Almost all heirloom tomatoes are indeterminate, i.e., they need staking or other support at some point. Determinate varieties tend to be of shorter stature and of a sturdier tree form, either ripening all at once or over a long period of time. Varying in size from the tiny currant types (both red and yellow) from South Africa, to super large-fruited varieties that can weigh up to 2.5 kg (5 lbs.), heirloom tomatoes run the full circle in fruit size. Heirloom tomatoes come in a multitude of colours with red being the most common. Other colours include pink, brown, black, orange, purple, white, green (even when ripe), and various striped varieties with Tiger Stripe being the most often grown striped heirloom.

Some varieties are oblong; some are flat with ribs. Some are heart-shaped (oxheart types), some ruffled and some pepper-like (hollow too). And, there are many combinations of these traits. While most plant breeders have tried to make tomatoes rounder and more uniform in shape, other breeders have tried to make them square so that they will fit into boxes more easily. Suffice to say, most heirloom varieties do not come in uniform shapes and sizes, which is the major reason they do not ship well.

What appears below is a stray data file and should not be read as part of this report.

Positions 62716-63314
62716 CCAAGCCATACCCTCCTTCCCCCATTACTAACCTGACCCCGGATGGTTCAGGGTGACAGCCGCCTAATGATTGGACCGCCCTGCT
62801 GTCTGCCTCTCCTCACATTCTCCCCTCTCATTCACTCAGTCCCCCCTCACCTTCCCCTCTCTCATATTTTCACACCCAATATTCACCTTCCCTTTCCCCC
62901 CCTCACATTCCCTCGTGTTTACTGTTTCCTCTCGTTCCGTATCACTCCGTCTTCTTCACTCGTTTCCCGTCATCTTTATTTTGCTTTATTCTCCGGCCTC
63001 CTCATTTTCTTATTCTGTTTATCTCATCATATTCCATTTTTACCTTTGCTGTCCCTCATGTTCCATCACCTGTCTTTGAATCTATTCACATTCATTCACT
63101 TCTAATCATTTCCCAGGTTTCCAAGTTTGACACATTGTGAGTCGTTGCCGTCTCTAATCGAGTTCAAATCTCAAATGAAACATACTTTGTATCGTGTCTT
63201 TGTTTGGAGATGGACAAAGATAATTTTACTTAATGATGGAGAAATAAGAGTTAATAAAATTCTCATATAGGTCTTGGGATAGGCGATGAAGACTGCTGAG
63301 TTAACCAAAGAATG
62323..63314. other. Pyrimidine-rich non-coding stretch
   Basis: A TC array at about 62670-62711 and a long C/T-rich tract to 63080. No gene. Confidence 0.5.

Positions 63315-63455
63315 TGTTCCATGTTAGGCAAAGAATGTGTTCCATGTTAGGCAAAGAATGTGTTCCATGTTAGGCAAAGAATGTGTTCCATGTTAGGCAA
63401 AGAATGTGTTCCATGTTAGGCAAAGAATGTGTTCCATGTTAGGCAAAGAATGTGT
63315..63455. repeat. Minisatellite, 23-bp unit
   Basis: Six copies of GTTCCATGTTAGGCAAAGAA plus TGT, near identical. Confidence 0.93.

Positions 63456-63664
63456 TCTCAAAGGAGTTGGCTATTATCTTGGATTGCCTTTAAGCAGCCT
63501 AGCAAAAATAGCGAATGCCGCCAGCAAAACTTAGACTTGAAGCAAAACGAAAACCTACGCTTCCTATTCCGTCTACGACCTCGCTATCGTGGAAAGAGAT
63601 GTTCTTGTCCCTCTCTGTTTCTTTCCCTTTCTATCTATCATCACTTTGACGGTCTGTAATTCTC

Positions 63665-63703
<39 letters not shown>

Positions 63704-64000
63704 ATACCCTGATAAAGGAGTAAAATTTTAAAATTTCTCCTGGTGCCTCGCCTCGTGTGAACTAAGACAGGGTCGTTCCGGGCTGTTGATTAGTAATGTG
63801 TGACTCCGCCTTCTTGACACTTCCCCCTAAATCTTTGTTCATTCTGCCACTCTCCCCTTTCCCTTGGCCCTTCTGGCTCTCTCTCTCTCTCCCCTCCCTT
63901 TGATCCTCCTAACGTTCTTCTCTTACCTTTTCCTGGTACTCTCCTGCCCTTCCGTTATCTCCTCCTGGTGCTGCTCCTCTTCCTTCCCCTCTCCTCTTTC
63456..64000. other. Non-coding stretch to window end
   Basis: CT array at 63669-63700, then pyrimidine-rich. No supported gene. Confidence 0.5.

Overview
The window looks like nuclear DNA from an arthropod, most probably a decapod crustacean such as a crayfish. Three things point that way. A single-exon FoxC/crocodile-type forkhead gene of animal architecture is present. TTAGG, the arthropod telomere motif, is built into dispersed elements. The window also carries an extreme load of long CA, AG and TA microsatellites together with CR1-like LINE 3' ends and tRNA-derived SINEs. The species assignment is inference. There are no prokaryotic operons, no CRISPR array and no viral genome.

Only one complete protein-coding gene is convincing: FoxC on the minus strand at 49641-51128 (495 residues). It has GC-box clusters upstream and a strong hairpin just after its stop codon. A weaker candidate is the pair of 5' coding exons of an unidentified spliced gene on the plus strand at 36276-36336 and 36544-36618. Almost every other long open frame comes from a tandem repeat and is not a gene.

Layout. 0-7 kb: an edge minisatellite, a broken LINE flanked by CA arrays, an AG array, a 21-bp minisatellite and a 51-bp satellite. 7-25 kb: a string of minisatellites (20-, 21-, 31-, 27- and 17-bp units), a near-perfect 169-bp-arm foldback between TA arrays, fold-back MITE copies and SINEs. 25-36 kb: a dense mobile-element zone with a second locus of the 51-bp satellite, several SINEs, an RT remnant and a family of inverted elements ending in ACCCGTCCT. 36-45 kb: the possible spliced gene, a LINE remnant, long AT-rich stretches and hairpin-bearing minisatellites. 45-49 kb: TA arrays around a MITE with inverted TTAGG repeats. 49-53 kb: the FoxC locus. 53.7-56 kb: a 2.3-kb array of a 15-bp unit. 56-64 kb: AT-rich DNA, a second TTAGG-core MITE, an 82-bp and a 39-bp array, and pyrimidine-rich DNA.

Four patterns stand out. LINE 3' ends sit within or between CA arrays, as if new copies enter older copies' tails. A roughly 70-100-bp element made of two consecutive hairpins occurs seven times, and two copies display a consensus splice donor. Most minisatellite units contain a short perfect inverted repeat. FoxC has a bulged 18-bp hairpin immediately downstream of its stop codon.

As tomatoes sold commercially have had to travel greater and greater distances, and with most now being grown outside local or even regional areas, they have been bred to be harder and harder. Commercial varieties, most of which are picked green, then transported, then left in storage for days or weeks, and finally gassed to colour them, are the hardest of all. On the other hand, the green (when ripe), black, brown, purple and white varieties are the softest of all and will not tolerate being shipped when ripe. They should be placed on a flat surface and then eaten within three days of picking. Those who care the most about tomato flavour tend to like the softer varieties and know just when to serve them, based more on how they taste and feel to the touch rather than how they look to the eye.